In the Bronze Age (2nd millennium BCE), the area that today constitutes Kyrgyzstan was populated by tribes that fed on cattle farming and agriculture. From the 1st century BCE to the 4th century, Kyrgyzstan was part of the state of Kushán, which disappeared with the invasion of Euphalite nomads. at the end of the 4th century lay the territory of the Turkish Kaganat (kingdom) ruled by the Tumín and Istemí brothers.
In the 7th century, Kyrgyzstan was occupied by the Turgues (adalid Moje-Dajan), in the 8-10. century it was subject to the karluks who in it 10-12. century was replaced by karajanids. In the 12-14 century, the Turkish peoples of the country were part of the Mongol Empire, within the Khan of Chagatais ulús (province).
During the same period, the Kipchak Kyrgyz tribes who lived in the area between the Irtuish and Yenisei rivers emigrated to Tian-Shan, where they mingled with the Mongols and the local Turkish tribes. In the 15-16. century the Kyrgyz people formed and in Tian-Shan the khan Ajmet founded the Kyrgyz khanate.
The Kyrgyz social organization was characterized by not having princes or nobles as a leading class. The power was instead unfolded by manaps (the elders) whose leadership arose from their personal reputation. At the same time, the tribes maintained a strong cohesion as they were in constant war with neighboring people.
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In the 16-18. century, the Kyrgyz were dominated by the Oirat Yungars, but in the middle of the 18th century this state was conquered by Chinese forces. Kyrgyzstan thus became a protectorate within the Tsin Empire.
In the first years of the 19th century, Russia began to take an interest in the region that had been conquered by the Khan of Madalí from Kokand.
In 1862, Russian troops supported a rebellion among the Kyrgyz against the Khanate of Kokand and captured Bishkek. In 1863, Kyrgyz representatives from Tian-Shan submitted to Russia in the city of Verni (today Alma-Ata). In 1864, Northern Kyrgyzstan was admitted into the Russian Empire under the Semirechensk region.
In 1867, Tsar Alexander II created the local government of Turkestan. The Russian settlers began arriving in the thousands, and the Kyrgyz had to find that their best lands were seized and handed over to the immigrants engaged in farming.
In 1875, a popular uprising took place against Khan Jodoyar in Kokand. The Russian Empire was quick to take advantage of the situation, annexed the Khanate of Kokand and South Kyrgyzstan. The Ferganá region was created. It had a Uzbek majority and was incorporated into the province of Turkestan.
By this time, Kyrgyzstan was divided into three regions: Semirechensk, Sir-Dariá and Ferganá – all incorporated in Turkestan with the center in Tashkent.
Tensions between the ethnic groups were traditionally linked to land ownership and compulsory military service. In 1916, the tensions sparked an open revolt among the Kyrgyz who was bloodied by the Tsar’s government.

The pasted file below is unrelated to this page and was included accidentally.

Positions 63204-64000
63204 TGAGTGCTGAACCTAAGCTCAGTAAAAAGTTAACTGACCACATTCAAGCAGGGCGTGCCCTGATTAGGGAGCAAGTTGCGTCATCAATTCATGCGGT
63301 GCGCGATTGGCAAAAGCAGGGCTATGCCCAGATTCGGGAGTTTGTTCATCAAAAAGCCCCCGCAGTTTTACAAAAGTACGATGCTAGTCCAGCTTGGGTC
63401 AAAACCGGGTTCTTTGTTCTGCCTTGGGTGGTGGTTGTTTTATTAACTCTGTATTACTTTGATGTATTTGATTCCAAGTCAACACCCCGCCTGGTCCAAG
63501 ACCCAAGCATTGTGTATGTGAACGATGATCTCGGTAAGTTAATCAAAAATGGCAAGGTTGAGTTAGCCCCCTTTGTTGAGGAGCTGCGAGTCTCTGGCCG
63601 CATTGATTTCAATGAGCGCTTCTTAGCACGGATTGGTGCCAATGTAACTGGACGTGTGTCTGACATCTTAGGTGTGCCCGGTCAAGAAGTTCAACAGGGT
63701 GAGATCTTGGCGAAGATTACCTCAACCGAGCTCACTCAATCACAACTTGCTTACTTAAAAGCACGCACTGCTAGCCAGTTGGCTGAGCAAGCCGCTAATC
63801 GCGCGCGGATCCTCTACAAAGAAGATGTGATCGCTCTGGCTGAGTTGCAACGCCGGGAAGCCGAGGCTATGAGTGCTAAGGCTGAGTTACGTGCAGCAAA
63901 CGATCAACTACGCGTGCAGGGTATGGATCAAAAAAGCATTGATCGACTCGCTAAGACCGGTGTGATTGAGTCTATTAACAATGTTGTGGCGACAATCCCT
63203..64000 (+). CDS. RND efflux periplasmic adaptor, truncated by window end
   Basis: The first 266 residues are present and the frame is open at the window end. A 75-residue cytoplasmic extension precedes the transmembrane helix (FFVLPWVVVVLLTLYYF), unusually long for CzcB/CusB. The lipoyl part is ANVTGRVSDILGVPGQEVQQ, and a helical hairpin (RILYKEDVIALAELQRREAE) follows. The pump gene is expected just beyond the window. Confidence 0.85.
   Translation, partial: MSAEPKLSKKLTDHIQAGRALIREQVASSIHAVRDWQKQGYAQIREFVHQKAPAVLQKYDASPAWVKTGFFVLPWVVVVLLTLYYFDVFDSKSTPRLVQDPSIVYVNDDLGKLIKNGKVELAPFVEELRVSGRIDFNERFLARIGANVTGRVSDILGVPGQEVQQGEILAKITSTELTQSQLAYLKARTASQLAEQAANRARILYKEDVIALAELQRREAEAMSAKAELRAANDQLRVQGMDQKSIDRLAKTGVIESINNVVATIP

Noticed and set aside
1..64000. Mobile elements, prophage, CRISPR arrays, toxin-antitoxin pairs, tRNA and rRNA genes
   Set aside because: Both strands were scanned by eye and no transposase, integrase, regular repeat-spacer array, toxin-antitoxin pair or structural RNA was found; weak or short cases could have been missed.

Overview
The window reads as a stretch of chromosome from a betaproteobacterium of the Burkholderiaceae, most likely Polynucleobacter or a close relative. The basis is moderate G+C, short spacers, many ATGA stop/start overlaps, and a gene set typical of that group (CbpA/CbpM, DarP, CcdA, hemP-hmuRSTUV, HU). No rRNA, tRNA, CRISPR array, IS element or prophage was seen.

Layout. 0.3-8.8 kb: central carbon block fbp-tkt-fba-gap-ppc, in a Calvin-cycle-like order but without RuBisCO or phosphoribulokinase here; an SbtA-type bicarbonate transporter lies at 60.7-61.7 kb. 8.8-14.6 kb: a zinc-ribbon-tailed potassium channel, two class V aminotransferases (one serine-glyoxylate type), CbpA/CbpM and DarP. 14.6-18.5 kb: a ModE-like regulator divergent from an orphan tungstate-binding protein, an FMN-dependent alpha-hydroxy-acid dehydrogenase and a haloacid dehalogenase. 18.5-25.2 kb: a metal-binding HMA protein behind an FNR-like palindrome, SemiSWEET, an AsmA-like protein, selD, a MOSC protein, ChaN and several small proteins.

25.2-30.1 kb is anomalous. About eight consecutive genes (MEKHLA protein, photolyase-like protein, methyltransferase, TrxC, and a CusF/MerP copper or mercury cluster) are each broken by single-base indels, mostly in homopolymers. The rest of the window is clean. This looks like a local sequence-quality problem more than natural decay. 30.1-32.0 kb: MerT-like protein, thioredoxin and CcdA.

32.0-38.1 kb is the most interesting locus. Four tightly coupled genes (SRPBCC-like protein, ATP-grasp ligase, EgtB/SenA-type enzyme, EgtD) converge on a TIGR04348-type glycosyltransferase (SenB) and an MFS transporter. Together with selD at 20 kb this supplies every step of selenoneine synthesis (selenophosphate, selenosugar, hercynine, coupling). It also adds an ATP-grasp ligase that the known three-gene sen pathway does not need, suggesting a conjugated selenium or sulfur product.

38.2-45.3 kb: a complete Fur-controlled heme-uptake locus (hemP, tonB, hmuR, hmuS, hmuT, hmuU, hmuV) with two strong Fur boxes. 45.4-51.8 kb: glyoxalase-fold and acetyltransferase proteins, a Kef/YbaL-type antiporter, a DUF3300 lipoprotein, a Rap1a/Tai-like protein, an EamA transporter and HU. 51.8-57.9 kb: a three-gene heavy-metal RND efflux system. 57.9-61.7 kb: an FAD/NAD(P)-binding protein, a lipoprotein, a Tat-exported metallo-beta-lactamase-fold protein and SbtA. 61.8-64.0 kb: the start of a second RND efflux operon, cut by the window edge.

Following the October Revolution, the Soviet power was established in December 1917 in the Bishkek district. The new regime faced fierce resistance from guerrilla groups in the rest of the country. In 1921-22, an agricultural and water reform was implemented.
In 1924, the Kara-Kuirguiz Autonomous Region was established as part of the Russian Federation. In 1925 it was transformed into the Autonomous Region of Kyrgyzstan and the following year it became an Autonomous Socialist Soviet Republic. In 1936, Stalin made it an actual federal republic within the Soviet Union.
Until the turn of the century, the Kyrgyz had been nomads, and they were now forced to radically transform their lives in a socialist direction, joining the new agricultural cooperatives and the industries created by the state: textiles, leather, tobacco, wood, metal and electricity generation.
In addition to changing the name of Bishkek to Frunze – a famous Bolshevik and general of the Red Army – the Soviet Union continued to recruit a good portion of its soldiers among the Kyrgyz.
During the first five-year plans before World War II, the Soviet Union built large plants in Kyrgyzstan to extract Antimony, industrialized agricultural production and built the first metal processing plants and blast furnaces.
According to CountryAAH, the population of Kyrgyzstan in 2019 was 6,415,739, ranking number 112 in the world. The population growth rate was 1.770% yearly, and the population density was 33.4507 people per km2.
The population is mainly settled in the valleys, especially in that of Syr Darya and in the one that hosts the Issyk-Kul (“hot lake”), made up of fertile volcanic soils. The capital, which has summarized the ancient name of Bishkek (from 1926 to 1991 it was called Frunze in honor of a Soviet general), is instead located on the outskirts, on the northern edge of the hills, near the border with Kazakhstan. It has nearly 600. 000 residents (half of them of Russian ethnicity), while the second city of the country is Oš, in southern Kyrgyzstan, an ancient holy place of the Sunni Kyrgyz, but located near the Uzbek border and populated largely by Uzbeks.